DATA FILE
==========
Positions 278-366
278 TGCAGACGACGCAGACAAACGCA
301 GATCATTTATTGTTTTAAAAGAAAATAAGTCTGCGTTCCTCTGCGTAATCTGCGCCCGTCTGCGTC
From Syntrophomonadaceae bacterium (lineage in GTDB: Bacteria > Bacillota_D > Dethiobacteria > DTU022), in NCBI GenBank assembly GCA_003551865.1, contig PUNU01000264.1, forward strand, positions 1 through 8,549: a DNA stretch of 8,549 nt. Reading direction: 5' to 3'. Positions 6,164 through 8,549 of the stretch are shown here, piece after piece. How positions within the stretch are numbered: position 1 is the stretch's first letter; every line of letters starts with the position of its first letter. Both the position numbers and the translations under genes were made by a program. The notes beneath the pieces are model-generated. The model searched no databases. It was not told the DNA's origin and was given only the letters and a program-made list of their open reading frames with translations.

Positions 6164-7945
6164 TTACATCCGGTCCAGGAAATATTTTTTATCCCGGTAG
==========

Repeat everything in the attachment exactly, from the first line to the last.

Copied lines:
Positions 278-366
278 TGCAGACGACGCAGACAAACGCA
301 GATCATTTATTGTTTTAAAAGAAAATAAGTCTGCGTTCCTCTGCGTAATCTGCGCCCGTCTGCGTC
From Syntrophomonadaceae bacterium (lineage in GTDB: Bacteria > Bacillota_D > Dethiobacteria > DTU022), in NCBI GenBank assembly GCA_003551865.1, contig PUNU01000264.1, forward strand, positions 1 through 8,549: a DNA stretch of 8,549 nt. Reading direction: 5' to 3'. Positions 6,164 through 8,549 of the stretch are shown here, piece after piece. How positions within the stretch are numbered: position 1 is the stretch's first letter; every line of letters starts with the position of its first letter. Both the position numbers and the translations under genes were made by a program. The notes beneath the pieces are model-generated. The model searched no databases. It was not told the DNA's origin and was given only the letters and a program-made list of their open reading frames with translations.

Positions 6164-7945
6164 TTACATCCGGTCCAGGAAATATTTTTTATCCCGGTAG